UK coronavirus LIVE: London Tier 3 threat looms as testing plan for secondary school pupils announced

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  • December 10, 2020
  • Comments Off on UK coronavirus LIVE: London Tier 3 threat looms as testing plan for secondary school pupils announced
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And with that the coronavirus press conference concludes

The three men walk off stage.

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Stefan Boscia, from City AM, asks: “Is there any plan to reopen the Nightingale Hospital at the Excel Centre considering London’s surge in COVID rates and is there any point in putting London’s hospitality centre in Tier 3 for what would be just four days, considering the damage this would have on a sector that’s already on its knees?”

Matt Hancock says: “We’ve protected the NHS all the way through here. 

“The hospitality sector I get it. The Christmas rules don’t affect hospitality they affect who you can meet up with in your own home. The rules are about who you can meet with rather than what hospitality is open or closed depending on your local rules.”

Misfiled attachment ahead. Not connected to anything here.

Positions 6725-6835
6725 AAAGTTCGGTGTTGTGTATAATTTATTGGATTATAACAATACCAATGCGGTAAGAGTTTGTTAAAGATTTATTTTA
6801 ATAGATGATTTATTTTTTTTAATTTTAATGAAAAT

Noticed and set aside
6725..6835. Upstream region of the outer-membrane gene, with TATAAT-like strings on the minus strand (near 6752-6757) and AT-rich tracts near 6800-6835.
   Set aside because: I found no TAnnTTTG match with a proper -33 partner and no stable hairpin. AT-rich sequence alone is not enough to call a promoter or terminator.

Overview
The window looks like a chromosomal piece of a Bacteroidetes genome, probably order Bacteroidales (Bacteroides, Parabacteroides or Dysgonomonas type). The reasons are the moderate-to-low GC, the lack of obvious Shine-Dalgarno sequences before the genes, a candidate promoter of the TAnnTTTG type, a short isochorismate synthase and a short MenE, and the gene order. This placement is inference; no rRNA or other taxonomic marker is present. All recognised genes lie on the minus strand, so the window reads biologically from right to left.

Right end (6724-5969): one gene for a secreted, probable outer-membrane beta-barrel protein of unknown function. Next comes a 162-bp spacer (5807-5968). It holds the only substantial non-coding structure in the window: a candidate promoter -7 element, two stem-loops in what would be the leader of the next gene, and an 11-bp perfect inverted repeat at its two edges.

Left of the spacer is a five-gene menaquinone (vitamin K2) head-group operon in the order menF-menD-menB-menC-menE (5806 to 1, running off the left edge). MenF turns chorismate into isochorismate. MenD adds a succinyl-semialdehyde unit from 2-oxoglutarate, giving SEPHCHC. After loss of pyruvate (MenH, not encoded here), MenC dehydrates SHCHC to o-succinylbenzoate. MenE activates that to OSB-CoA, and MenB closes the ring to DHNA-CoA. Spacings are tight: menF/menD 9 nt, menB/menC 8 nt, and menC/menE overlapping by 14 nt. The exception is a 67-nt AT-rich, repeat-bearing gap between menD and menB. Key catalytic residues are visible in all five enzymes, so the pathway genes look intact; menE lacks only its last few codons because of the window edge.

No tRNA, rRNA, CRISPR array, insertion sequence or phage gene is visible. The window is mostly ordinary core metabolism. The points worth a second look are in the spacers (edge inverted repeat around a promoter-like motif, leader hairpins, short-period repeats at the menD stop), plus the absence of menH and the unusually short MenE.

NHS England’s Stephen Powis said Nightingale hospitals have been our insurance.

“In the first wave in Spring we used the Excel centre we have kept them over the Summer and Autumn. In London we are seeing a worrying rise in infections and pressures on our NHS in the east of the city. 

“But not at the levels we saw in April and therefore we can manage with existing hospitals in London. 

“We have the ability to move patients between hospitals to those with less pressure. The Nightingale is important and we are keeping it under review for different uses. it’s important we don’t see further infection rises in London and more pressure on the NHS. The Nightingales are there as that insurance policy and will be there if we need them.”